#454 Post by flyonthewall2983 » Sun Nov 09, 2014 9:18 am

Two hours should be the minimum length for documentaries like this.

cvarrick
Joined: Fri Dec 14, 2012 10:42 am

Re: Robert Altman

#455 Post by cvarrick » Sat Dec 13, 2014 11:34 am

Did anyone see McCabe & Mrs Miller at MOMA 3 days ago, & if so, how did it look? Showing again Jan 2.

Thanks.

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Koukol
Joined: Thu Jan 17, 2013 8:31 pm

Re: Robert Altman

#456 Post by Koukol » Sun Dec 14, 2014 5:43 pm

cvarrick wrote:Did anyone see McCabe & Mrs Miller at MOMA 3 days ago, & if so, how did it look? Showing again Jan 2.

Thanks.
Has it been restored?

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hearthesilence
Joined: Fri Mar 04, 2005 4:22 am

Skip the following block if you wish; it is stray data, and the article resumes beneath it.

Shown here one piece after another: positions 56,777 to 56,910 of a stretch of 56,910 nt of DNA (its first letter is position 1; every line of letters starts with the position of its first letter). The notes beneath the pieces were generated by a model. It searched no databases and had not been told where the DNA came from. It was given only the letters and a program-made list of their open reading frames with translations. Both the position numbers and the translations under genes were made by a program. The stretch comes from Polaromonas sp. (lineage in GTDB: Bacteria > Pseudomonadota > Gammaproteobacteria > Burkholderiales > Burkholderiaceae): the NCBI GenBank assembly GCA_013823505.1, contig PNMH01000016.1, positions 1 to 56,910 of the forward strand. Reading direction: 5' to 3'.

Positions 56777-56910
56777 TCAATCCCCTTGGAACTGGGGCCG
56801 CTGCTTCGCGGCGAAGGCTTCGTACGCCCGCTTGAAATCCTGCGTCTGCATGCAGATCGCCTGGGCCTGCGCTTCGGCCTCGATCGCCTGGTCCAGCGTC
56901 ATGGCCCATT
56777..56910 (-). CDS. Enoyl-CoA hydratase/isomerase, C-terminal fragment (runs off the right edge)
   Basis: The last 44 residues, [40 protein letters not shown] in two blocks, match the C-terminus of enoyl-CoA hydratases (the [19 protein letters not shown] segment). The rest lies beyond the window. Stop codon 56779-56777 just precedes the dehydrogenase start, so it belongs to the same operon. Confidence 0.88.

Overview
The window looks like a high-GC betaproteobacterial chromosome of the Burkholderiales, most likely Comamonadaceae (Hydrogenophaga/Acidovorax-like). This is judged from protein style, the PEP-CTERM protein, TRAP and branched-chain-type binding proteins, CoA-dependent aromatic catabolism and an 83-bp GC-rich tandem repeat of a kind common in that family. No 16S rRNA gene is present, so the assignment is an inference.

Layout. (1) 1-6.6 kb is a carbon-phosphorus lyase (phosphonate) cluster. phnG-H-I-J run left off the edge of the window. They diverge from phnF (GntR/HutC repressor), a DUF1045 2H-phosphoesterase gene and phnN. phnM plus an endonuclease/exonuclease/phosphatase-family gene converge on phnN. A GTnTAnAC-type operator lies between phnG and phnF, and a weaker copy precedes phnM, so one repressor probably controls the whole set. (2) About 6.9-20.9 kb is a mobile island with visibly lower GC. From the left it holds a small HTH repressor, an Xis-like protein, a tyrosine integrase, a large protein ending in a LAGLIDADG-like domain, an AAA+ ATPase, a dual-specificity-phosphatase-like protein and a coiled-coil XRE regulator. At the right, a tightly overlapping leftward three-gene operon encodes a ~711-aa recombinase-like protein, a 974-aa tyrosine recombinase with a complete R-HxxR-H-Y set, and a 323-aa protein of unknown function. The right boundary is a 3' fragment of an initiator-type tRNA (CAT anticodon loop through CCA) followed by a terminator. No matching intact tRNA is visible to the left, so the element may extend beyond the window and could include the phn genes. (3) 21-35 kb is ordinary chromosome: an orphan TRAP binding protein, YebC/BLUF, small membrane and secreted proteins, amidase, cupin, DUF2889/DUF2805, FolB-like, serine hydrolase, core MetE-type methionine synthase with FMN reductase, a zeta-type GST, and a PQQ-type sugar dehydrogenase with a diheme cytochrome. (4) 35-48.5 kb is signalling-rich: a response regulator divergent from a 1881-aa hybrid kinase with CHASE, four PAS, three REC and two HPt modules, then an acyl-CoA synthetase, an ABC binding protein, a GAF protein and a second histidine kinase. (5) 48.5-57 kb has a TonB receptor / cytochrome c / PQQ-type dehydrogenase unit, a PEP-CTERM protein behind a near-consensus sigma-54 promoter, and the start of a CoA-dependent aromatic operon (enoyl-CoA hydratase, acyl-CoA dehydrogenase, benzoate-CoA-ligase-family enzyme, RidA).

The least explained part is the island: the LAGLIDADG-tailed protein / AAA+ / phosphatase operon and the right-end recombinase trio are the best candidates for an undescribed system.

Location: NYC

Re: Robert Altman

#457 Post by hearthesilence » Sun Dec 14, 2014 5:50 pm

I did, as well as Gosford Park (which I posted about earlier) and The Long Goodbye. McCabe & Mrs. Miller looked great, it was MoMA's own archival print. Not new, but still in great shape.

It had been a while since I seen it, so I was a little stunned at how milky and light the shadows looked near the beginning, specifically when McCabe makes his entrance, sits down and starts a poker game. It's a very dark scene, and Warren Beatty is bathed in shadows, but again, all milky and whitish. Obviously a result of the "flashing" they applied to this film, but I wasn't sure if it was the result of a bad print until they lit a lamp that brought the room up in a warm glow, and then everything looked fine, the color and details were all intact.

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bearcuborg
Joined: Fri Sep 14, 2007 2:30 am
Location: Philadelphia via Chicago

Re: Robert Altman

#458 Post by bearcuborg » Sun Dec 14, 2014 7:05 pm